You’re Invited! -- Please Join us as CSA share members in 2014, Please Help us Outreach to the Community Now!
Please join us in 2014! We are currently accepting share members to join us this season. If you are new to CSA, new to Good Work Farm, or have questions about joining, please contact us at email@example.com to learn more about us and our growing practices.
Ready to join? Click here to download a membership form.
PLEASE HELP US reach a broader selection of the community. Please contact us if you can support our marketing efforts by hanging up a Good Work Farm CSA flier at your place of work, place of worship,
school, or other community center. We can drop-off fliers to your home if you have a place where they can be viewed by your community.
Pick-up Times Announced! Pick-ups will be Tuesdays and Fridays from 2-7 p.m. (Location TBA soon!) If you have already sent in a Commitment Form, please reply with your desired pick-up day.
“And I am in that delicious and important place, roaring with laughter, full of earth-praise.”
Mary Oliver, from Foolishness? No, It’s Not
Anton and I are engaged in something which Anton refers to as “computer farming.” It is not particularly fun or refreshing, and it is much harder to self-motivate when performing acts such as the movement of numbers on excel spreadsheets than the movement of a body in a field of silence and sun, engaging with the earth, growing food in that most tactile of ways. But this planning is necessary, and what the time calls forth.
In the warmth of an unexpected winter thaw, yesterday I put on overalls, gathered a cabin-fevered dog and our bucket of compost, and went to go wander around last season’s Good Work Farm fields: peek at overwintering plants, wonder after the remnants of green leafy vegetables, and be in a place where a dog can be a dog, and a woman can be a woman. Warm air, sloppy, saturated, soggy fields, and a few remaining rotting frosted kale stalks and cabbage heads welcomed me; it felt good to amble around a piece of land left open for the growing of food, a place in which I am most familiar and content. I moved back the thick bed of
straw to see what garlic stalks might be poking through the muddy earth—blanched pale yellow from sunlessness under their protective blanket; I moved through the rows of crops to see if any edible leaf miraculously made it through negative six degrees and could be salvaged for dinner . None did.
Then, we are also in the beginning, middle, or end of an unmapped process called Buying Horses. A process of adjudication and feeling, a process of carefully calculating pros and cons, and then listening to our oh-so-quiet-and-indecipherable intuition to tell us which horses we so deeply, gutturally, unambiguously, connect with.
So far we have visited, wondered about, and driven three teams, with unlimited more to meet, drive, and
discuss before we decide on the pair who will be our work partners for this Spring, and coming years. Buying horses is full of unknowns, for what can you uncover in an hour or even a day driving and working a team, when it will take the better part of a decade to learn the intricacies of a horse? But, we accept these limitations and try to decipher what we can: Do they pick-up their feet well? Are they responsive, engaged, slow enough for beginners? Do they have experience with all farm machinery? Are they short enough to lift harness over their backs with ease? Are they healthy, sound in (mind and) body? The process is something of a job interview—testing out a working partner who we will rely on so heavily and definitely—and something like dating—finding The Ones who we will be with in sickness and health, good times and bad, early mornings and late nights. And so, possibly, probably, any of these three teams could have worked with us and for us, but without a firm affirmative clarity, we are still searching, still seeking that stout, sturdy, “beginner’s team” who will readily accept their bridles, pick-up their feet, carry in the harvest, stand steady in the field, and help us do the good work of food growing.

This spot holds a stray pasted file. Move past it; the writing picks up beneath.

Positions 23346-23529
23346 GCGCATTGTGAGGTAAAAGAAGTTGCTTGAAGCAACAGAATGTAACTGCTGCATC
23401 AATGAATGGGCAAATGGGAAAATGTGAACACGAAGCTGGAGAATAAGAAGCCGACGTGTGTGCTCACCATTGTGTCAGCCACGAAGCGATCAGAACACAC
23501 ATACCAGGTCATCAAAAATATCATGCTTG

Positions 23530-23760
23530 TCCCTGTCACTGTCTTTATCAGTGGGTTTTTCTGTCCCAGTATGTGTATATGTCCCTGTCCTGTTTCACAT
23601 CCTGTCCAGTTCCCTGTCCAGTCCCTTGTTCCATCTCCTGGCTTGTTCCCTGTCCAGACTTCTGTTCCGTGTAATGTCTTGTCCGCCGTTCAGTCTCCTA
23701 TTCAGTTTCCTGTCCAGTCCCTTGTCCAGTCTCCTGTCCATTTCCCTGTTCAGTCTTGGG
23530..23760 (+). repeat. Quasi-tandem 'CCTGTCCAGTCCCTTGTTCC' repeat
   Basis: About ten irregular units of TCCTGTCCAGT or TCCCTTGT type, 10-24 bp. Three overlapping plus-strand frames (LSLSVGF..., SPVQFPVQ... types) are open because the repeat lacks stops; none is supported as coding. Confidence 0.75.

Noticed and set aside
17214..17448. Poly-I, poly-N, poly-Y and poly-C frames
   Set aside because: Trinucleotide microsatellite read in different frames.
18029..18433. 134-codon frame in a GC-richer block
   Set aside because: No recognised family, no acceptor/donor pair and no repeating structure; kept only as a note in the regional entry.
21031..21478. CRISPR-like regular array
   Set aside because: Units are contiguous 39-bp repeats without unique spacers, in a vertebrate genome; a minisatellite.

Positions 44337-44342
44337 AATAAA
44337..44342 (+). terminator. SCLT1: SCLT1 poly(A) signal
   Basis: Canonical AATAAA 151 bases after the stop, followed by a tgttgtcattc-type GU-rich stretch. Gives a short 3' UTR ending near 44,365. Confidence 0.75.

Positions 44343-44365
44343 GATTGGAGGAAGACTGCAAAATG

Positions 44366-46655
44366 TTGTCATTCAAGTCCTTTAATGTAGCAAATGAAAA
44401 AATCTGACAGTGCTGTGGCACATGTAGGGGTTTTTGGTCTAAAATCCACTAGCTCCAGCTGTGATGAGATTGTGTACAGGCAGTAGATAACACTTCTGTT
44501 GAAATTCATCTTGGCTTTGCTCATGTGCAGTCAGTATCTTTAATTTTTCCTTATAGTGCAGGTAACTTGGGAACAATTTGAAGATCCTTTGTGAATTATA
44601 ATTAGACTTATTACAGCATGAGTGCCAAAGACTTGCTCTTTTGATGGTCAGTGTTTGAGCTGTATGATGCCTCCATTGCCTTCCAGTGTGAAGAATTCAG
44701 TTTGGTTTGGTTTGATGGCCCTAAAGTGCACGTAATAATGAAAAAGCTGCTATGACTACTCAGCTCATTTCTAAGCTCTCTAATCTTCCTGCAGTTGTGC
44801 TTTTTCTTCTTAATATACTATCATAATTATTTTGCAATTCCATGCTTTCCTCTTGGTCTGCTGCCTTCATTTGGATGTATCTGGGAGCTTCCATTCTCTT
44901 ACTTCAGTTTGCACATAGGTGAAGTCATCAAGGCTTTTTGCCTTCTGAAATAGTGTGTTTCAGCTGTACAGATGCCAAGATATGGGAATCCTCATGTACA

In anticipation of what may come,
Lisa and Anton
I Go Down to the Shore
I go down to the shore in the morning
and depending on the hour the waves
are rolling in or moving out,
and I say, oh, I am miserable,
what should I do? And the sea
says in its lovely voice:
“Excuse me, I have work to do.”
Palak Salajama: Purple Top Turnips and Spinach
I made this tonight from last season’s frozen spinach, frozen whole tomatoes, and purple-top turnips from our winter CSA.
1 T butter and 1 T olive oil (x 2)
1 qt bag frozen spinach, thawed, or equivalent fresh (2-3 pounds)
2 large tomatoes, whole, frozen, and cut into chunks (or you could use dried, canned, or fresh)
3 medium-sized purple-top turnips
1 medium-large onion, sliced thin
1 clove garlic, minced
1 t grated fresh ginger
2 t coriander, ground
2 t cumin, ground
1 t turmeric
salt to taste
1 dried hot chili or cayenne pepper, or red pepper flakes (optional)
1 C heavy cream
1. Peel rough skin from turnips, remove tops and bottoms and brown parts, and cut into 1/2 inch square chunks. In large cook-pot with lid, heat butter and oil on medium heat. Add turnips and cook, covered, for about 15 minutes, until soft, stirring regularly. If turnips start to brown too deeply, add a few T of water or stock.
2. Heat butter and oil on medium heat in frying pan, add onions, stirring regularly until browned. Add garlic and ginger. Add to turnips. Add spices and chunks of tomato. Add spinach. Cook uncovered, stirring regularly, about 5-10 minutes. Add heavy cream. Salt to taste. Serve over rice or with Indian Flatbreads.
Anton M. Shannon